According to the newspaper, Merkel "has become increasingly lonely" while Germany, which is the most economically developed country among the EU members, "is facing isolation".
"In contrast to Germany, the Mediterranean countries can't support migrants. And also in the east of the EU no one is going to follow the German dictatorship," the newspaper wrote.
The article noted that hundreds of thousands of young people in Greece, Portugal, Spain and Italy have to live on a small pension of their grandparents because of high unemployment rates and absence of any professional opportunities. Many of them try to leave their homeland and go to wealthier countries in search of a better life.
"Politicians of all kinds from Bratislava to Bucharest can't understand why they should host economic refugees from Pakistan, Bangladesh and Senegal, while hundreds of thousands of their own citizens have to emigrate for work to Western Europe, often even without their children," the article said.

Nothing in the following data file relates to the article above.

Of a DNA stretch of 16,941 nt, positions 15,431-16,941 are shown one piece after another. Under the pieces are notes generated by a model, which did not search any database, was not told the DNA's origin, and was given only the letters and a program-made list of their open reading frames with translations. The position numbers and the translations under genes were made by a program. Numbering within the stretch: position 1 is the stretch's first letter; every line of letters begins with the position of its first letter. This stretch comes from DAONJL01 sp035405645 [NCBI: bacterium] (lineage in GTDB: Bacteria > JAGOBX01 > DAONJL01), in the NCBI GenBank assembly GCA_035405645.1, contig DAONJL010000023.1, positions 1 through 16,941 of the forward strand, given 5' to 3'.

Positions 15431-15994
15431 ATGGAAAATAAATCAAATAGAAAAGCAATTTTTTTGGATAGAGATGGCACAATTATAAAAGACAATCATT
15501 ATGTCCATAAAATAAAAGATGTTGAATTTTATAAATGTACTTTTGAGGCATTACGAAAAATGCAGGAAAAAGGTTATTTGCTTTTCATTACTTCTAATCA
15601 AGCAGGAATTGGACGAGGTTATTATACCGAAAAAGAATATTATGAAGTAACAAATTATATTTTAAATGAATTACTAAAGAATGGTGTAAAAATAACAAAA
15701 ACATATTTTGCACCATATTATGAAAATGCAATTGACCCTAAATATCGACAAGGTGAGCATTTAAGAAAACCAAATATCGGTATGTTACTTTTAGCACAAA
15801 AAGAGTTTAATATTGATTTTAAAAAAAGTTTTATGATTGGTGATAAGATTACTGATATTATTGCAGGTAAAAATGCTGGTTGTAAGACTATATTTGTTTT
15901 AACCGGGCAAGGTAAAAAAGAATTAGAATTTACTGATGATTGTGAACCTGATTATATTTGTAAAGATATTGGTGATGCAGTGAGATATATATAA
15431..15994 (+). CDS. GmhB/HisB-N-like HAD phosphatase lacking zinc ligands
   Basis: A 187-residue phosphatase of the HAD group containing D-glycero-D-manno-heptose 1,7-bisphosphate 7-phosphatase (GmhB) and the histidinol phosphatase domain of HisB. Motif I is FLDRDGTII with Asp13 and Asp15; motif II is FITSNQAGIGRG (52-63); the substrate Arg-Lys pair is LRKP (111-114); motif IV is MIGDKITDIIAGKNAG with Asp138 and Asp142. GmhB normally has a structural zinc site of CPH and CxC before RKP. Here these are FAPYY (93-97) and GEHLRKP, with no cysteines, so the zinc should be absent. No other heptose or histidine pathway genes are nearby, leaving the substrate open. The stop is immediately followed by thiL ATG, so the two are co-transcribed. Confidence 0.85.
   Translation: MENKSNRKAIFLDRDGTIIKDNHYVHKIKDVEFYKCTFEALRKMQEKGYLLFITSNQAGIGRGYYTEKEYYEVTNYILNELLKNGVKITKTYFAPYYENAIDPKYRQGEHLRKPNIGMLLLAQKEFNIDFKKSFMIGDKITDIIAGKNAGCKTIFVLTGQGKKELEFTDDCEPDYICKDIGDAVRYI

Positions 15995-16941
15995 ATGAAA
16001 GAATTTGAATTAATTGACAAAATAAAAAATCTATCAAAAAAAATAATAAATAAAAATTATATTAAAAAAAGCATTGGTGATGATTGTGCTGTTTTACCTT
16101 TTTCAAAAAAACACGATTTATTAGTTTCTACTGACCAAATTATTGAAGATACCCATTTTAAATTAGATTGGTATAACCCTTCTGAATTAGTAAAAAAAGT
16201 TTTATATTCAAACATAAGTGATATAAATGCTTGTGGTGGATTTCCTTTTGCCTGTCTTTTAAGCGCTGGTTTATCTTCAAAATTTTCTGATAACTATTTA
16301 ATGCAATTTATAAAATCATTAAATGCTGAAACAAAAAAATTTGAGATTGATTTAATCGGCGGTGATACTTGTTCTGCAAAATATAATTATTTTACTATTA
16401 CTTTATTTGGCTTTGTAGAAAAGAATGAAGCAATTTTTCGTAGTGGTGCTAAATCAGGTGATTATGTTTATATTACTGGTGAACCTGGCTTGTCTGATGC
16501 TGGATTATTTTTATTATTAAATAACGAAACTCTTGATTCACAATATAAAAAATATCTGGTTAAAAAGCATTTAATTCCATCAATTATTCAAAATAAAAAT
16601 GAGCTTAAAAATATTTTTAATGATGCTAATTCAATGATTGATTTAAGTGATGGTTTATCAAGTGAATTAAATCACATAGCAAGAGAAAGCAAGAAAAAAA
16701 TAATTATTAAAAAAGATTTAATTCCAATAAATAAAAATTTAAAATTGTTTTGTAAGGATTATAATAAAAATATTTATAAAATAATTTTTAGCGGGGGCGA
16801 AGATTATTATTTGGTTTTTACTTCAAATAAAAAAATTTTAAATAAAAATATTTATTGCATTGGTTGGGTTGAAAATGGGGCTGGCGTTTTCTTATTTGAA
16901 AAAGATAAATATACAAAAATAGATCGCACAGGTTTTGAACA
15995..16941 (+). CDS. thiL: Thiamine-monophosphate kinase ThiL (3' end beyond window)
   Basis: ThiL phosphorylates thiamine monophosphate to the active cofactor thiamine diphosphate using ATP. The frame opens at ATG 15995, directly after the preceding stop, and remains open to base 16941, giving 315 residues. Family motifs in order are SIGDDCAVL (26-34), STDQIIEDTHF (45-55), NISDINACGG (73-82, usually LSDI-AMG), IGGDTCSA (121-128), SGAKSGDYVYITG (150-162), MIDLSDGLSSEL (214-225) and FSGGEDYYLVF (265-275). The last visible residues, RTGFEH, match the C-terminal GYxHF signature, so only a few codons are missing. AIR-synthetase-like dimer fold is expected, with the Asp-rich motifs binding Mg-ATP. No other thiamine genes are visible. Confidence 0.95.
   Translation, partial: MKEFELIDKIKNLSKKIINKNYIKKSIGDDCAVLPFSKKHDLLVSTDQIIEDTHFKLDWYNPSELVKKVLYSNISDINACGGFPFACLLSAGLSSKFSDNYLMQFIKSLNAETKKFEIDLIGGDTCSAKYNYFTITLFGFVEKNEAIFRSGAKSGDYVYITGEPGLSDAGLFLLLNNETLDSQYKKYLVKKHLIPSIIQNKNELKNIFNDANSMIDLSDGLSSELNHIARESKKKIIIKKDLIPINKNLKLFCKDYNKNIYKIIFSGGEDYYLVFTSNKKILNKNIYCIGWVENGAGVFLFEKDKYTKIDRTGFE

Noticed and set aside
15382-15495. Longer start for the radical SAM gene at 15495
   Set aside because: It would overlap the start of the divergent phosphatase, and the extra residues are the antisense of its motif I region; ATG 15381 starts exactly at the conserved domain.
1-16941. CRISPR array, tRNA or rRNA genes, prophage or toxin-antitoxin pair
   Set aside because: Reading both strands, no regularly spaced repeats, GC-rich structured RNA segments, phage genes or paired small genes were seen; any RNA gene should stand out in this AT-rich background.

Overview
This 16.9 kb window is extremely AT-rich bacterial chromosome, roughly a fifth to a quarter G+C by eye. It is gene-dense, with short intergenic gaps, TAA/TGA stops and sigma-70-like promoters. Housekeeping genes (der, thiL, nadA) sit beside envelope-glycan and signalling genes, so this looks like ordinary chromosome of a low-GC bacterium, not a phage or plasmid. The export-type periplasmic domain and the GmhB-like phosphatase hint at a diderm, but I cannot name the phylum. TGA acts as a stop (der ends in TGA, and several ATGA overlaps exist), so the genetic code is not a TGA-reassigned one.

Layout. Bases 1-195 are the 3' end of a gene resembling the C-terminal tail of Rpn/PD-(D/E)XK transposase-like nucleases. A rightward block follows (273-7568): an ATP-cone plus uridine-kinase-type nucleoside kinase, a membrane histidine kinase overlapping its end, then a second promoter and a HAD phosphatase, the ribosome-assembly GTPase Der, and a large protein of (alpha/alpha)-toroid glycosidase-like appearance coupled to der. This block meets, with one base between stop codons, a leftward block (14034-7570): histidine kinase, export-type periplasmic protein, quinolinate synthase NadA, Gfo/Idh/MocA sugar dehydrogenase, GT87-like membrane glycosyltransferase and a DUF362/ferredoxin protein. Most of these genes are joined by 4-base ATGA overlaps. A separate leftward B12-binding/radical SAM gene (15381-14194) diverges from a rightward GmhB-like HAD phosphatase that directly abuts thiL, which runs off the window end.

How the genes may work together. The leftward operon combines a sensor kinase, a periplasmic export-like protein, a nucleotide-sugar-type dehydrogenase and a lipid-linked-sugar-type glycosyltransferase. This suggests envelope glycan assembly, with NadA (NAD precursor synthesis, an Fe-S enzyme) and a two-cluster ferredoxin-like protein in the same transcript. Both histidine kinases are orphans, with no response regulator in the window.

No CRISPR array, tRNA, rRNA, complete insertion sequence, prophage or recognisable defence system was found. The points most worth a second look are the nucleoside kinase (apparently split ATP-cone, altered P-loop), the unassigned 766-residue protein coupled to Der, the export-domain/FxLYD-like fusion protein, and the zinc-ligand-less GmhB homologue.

"Except of the European Commission in Brussels, Angela Merkel hardly has some allies who would support her approach aimed at a supranational solution to the [migration] crisis which is predominantly culminating in Germany," the article said.
The newspaper noted that British Prime Minister Cameron whom Merkel maintained a demonstrative friendship is no more involved in the resolution of the crisis after Britain decided to leave the European Union. Moreover, Austrian Chancellor Faymann had to step down because of the mass migration issue, while Sweden recently joined the Visegrad countries, saying it won't accept any more refugees on its territory.
Taking into account these developments, Germany seems to follow "its special path" that other European countries don't want to support. Without Britain, "Germany practically remains the only major sponsor of the shaky European project," the article concluded.